IMHO: We need to place more value on the not-for-profit sector

By Pru Etcheverry, ONZM MInstD
14 Sep 2022
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3 min to read
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OPINION: Civil society sits at the heart of our daily activities. We rely heavily upon the vital and often invisible work of the not-for-profit (NFP) sector.

New Zealand has the highest number of charities per capita in the OECD – over 28,000. This is undoubtedly too many, however their contribution is colossal and not always properly valued.

If we are talking dollar value, in 2018 the charity sector was worth over $12b per annum to our GDP.

There are numerous dedicated and talented chief executives and teams working for successful and long-standing charitable organisations. These are complex and often sizeable multi-million-dollar enterprises that have to meet stringent compliance requirements.

Additionally, they are also run under the critical gaze of public scrutiny with scant tolerance for any misstep.

So why are the skills and experience of these people often valued differently than those working in the business sector?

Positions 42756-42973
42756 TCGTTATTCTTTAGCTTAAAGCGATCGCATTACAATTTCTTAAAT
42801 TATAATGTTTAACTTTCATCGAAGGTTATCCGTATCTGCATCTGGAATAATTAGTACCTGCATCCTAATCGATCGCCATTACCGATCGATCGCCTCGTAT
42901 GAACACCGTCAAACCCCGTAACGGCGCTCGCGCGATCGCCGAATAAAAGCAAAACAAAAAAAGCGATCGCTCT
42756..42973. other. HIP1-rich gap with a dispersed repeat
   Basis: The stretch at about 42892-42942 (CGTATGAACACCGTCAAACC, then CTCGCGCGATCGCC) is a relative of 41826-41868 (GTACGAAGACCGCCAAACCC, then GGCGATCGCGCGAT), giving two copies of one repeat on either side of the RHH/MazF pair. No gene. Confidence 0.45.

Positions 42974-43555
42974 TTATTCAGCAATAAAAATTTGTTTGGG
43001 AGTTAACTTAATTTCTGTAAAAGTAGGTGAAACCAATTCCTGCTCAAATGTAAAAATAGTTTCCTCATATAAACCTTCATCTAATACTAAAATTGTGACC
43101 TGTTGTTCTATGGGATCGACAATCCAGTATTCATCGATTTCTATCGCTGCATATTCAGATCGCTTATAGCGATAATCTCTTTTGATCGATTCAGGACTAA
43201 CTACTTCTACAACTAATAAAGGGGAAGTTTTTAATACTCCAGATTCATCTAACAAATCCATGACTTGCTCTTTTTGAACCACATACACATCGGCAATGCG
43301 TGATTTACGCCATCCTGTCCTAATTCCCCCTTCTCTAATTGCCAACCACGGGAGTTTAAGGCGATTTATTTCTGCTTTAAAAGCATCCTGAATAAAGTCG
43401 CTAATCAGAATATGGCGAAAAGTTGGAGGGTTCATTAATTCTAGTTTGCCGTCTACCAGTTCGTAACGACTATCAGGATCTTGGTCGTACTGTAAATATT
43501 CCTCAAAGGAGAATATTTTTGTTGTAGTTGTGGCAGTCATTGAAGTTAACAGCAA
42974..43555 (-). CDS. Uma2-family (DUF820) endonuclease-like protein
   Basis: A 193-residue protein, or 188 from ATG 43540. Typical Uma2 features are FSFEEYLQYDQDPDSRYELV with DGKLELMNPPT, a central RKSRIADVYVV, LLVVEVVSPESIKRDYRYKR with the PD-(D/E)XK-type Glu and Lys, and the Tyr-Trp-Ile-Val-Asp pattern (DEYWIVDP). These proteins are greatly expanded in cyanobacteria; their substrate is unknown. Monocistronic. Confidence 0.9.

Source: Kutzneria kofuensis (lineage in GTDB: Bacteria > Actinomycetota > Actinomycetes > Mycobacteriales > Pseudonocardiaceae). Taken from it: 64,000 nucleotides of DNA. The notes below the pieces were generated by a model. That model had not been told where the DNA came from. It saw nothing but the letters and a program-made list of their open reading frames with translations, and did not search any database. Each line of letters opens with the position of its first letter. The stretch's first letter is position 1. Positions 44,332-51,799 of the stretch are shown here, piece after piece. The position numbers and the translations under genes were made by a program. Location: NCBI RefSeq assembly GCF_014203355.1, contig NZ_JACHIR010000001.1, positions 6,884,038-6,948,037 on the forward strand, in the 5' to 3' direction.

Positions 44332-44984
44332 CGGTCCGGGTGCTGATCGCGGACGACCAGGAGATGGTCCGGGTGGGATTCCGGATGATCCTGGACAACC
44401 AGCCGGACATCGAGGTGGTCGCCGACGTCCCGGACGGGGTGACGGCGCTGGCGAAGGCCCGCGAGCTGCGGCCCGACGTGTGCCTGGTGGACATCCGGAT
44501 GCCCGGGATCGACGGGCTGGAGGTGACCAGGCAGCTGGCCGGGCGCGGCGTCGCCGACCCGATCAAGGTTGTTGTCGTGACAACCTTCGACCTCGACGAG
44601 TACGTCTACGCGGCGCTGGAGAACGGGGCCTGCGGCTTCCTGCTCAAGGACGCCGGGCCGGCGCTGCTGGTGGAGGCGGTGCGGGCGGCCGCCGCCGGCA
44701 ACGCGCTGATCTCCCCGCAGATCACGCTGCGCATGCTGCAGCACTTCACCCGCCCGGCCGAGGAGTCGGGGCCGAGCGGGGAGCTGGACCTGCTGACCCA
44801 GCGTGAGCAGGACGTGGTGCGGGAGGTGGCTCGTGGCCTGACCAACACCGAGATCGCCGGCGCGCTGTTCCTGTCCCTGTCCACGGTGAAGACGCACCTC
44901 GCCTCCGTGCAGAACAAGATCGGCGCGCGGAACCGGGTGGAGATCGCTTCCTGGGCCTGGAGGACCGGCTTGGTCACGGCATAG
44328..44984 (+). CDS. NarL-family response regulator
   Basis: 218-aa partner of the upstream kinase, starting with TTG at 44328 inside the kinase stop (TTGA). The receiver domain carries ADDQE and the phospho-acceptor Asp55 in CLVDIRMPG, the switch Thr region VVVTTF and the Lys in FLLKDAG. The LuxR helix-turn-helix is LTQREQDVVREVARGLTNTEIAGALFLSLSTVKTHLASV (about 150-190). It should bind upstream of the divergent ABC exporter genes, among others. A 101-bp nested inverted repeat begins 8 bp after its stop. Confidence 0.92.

Those not-for-profits may have a lot to teach business. NFPs can be fearless in their activism and often take bold, but calculated risks to ensure their voice is heard and that they remain sustainable.

NFPs can be skilful at articulating that most elusive of things, defining and measuring impact, when it isn’t directly financial.

These chief executives don’t have many of the standard tools to attract and retain staff such as high salaries, performance bonuses, insurances, and large personal development budgets.

Instead, they operate by inspiring and instilling passion in their staff to ensure they believe in the purpose of their organisation and the critical part they play.

There is an enormous challenge to attract and retain talented staff when they could earn substantially more in the private sector.

NFP roles are often drafted and scoped, and then devalued by a salary that won’t attract the talent required.